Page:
Thursday, February 26, 2009

Support for Kosovo, envoy to North Korea and an unprecedented trilateral talk

Secretary Clinton reaffirmed the U.S.'s full support to the people of the Republic of Kosovo and its democratic development as an independent and sovereign state during a joint press conference this morning after the meeting with Kosovo President Fatmir Sejdiu and Prime Minister Hashim Thaçi. Watch their remarks here.

The event here underlined the continuity of U.S. support for Kosovo through three administrations. President Bill Clinton backed the NATO air campaign that drove Serb forces out of Kosovo in 1999 and the Bush administration helped lead the political process that led to the independence declaration of Kosovo. And today, the Obama administration is committing to helping the fledgling Balkan state gain further international aid and recognition.

Flanked by Fatmir Sejdiu and Hashim Thaci Hillary said this:

"The continual support for Kosovo has been through 3 different administrations, beginning from President Clinton, then Bush, and now President Obama. We, the United States stand by Kosovo and will continue to work for it. It has been recognized by 55 countries and we pledge to support Kosovo to gain more recognition. I admire the fact how President Sejdiu and Prime Minister Thaçi, have worked for the Kosovo's territorial integrity, and how they have deal with their neighbors, particularly their northern neighbor, Serbia. Also the people of Kosovo and its leadership have shown maturity and diligence, which we admire."
Today during a press announcement with Special Representative for North Korea Policy Ambassador Stephen Bosworth, Secretary of State Hillary Clinton Bosworth will begin his first trip to North Korea early next week. Bosworth believes the leadership in Pyongyang wants continued dialogue. Watch their remarks here. He stated:
"I found the North Koreans, I thought, quite inclined toward continued dialogue with the United States and a continued commitment with the people of the region in the six-party process. Now obviously I was not there speaking for the United States, was not there as an official representative, but in my judgment they see the benefits to them of engagement with the outside world and are prepared to move ahead."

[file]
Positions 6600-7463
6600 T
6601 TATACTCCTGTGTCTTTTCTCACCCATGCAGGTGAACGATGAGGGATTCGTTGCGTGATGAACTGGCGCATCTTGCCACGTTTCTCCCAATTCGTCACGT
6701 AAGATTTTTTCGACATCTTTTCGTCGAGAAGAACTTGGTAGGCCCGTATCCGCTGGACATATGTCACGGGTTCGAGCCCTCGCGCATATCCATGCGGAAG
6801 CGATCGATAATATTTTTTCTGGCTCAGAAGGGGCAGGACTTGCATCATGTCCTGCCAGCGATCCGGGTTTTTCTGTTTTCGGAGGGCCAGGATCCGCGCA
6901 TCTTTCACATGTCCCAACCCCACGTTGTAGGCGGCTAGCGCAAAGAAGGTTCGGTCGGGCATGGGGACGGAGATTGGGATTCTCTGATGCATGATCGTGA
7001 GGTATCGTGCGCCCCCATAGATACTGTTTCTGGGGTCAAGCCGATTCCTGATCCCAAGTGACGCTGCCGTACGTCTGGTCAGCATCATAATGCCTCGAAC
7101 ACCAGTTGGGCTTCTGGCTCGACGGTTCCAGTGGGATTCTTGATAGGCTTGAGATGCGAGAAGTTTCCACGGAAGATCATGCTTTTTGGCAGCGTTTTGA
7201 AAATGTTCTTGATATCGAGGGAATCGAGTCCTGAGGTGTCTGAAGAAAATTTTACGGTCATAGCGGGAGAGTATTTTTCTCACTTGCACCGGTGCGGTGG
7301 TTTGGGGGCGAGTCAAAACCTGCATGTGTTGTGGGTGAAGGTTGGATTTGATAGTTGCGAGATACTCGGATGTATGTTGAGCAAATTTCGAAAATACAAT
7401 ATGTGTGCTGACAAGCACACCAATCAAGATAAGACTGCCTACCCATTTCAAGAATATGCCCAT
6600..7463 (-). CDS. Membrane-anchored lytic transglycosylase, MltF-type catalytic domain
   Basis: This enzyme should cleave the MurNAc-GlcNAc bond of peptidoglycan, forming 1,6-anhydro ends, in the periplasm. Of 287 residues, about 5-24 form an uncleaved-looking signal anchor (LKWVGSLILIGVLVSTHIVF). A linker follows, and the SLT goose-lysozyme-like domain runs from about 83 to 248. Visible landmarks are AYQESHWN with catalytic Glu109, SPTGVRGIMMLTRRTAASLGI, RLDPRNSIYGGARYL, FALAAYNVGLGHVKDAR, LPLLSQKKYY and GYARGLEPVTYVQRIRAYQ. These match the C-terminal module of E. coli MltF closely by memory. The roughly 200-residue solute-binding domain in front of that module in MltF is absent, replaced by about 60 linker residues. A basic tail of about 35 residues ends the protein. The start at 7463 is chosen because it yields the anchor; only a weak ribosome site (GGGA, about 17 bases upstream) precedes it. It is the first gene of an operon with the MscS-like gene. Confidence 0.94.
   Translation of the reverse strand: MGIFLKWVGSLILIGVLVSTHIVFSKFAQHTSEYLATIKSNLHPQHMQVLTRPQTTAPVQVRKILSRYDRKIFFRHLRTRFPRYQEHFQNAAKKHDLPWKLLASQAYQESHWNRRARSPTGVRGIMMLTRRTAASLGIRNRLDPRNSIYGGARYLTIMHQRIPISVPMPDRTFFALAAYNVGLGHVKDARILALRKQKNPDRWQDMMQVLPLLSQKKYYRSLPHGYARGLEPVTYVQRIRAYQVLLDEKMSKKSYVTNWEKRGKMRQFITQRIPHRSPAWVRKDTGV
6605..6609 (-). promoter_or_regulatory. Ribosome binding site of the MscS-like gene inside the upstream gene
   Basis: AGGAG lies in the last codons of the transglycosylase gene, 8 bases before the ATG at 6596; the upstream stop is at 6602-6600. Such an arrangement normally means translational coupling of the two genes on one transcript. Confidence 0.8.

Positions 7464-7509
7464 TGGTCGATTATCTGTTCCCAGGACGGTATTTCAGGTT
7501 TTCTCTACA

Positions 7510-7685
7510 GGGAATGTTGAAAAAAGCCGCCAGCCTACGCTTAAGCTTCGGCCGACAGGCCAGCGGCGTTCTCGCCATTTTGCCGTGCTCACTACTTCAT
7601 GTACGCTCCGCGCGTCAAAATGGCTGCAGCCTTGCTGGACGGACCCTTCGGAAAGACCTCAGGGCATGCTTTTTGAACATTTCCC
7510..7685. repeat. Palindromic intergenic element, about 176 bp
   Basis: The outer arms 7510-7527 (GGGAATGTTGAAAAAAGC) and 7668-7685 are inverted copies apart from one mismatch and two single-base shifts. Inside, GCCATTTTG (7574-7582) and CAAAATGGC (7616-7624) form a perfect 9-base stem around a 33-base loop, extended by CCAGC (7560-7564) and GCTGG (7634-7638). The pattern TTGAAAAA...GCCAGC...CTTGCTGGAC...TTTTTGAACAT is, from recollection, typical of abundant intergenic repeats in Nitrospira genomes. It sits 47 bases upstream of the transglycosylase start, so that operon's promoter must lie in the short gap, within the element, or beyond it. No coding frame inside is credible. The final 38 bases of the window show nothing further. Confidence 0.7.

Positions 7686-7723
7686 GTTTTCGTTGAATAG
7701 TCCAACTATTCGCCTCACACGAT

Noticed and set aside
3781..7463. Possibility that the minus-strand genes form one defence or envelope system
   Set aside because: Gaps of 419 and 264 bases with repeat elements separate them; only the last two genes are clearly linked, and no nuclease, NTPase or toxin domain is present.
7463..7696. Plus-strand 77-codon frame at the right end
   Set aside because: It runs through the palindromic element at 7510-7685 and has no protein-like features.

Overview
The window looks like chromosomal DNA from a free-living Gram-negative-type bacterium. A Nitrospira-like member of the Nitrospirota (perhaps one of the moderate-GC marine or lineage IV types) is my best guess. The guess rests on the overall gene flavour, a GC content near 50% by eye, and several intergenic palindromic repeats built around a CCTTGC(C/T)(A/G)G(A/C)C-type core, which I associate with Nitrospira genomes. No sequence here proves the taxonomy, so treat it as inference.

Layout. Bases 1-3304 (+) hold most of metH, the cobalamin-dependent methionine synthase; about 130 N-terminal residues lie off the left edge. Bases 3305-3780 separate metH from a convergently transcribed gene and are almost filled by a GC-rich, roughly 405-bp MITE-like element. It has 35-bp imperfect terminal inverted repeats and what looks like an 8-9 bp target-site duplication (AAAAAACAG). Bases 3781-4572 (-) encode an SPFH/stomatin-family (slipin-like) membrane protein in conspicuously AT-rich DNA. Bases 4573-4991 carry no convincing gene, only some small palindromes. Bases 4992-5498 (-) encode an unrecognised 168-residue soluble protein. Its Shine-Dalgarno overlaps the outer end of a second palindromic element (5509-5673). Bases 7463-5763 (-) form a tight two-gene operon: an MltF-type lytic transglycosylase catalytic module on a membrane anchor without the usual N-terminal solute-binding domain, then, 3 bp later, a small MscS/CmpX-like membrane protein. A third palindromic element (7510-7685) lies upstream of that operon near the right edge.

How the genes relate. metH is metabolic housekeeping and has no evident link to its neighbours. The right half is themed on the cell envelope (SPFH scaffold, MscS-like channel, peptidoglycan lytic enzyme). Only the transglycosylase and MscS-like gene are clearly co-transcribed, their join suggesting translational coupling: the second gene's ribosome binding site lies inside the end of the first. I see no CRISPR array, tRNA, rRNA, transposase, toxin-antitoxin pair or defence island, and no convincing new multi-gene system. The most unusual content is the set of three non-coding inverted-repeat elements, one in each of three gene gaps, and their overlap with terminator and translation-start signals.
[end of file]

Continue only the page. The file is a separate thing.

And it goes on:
Bosworth will visit Seoul, Tokyo, Beijing and Moscow and he plans to directly engage North Korea in his new capacity but it is not confirmed if he will meet with North Korean officials.

Clinton had this to say:

"Ambassador Bosworth, as some of you who have been around here know, is an experienced diplomat and will lead our efforts to address the full range of concerns with respect to North Korea, including its nuclear ambitions and its proliferation of sensitive weapons technology as well as its human rights and humanitarian problems... He will work closely with our allies and partners to convince North Korea to become a constructive part of the international community."
Clinton said Bosworth will serve as the senior emissary for engagement with North Korea while State Department diplomat Sung Kim will be the head of the U.S. delegation to the six-party talks.

She also praised Assistant Secretary of State for East Asian Affairs Christopher Hill, and said he will be moving on to what she termed "another challenging assignment." It is Rumored that he is in line to become the next U.S. Ambassador to Iraq. The Secretary then had a meeting with the Minister of Foreign Affairs of the Islamic Republic of Afghanistan,Rangin Dadfar Spanta. She told the press that she wanted to thank Minister Spanta and the delegation from Afghanistan for a series of excellent meetings they have been having with our government and with the Pakistani delegation over the past three days. Watch their remarks here. She then announced a trilateral meeting between she was to host with the delegations from Afghanistan and Pakistan. The meeting was with Afghan Foreign Minister Rangin Dadfar and Pakistani Foreign Minister Makhdoom Shah Mehmood Qureshi.

The unprecedented trilateral talks were part of a U.S. effort to encourage cooperation between the neighboring governments over terrorist inroads in both countries. They came as the Obama administration is conducting a strategic review of the foundering Afghan war effort and of its policies toward Afghanistan and Pakistan.

"Our basic purpose was to exchange views on the strategic issues now being reviewed in our policy review by the Obama administration," Clinton said. "That goal has been amply fulfilled." Afterward she sad the meeting was "especially meaningful" because "we have all been working together," she said, adding that the governments will come together again in late April or early May.

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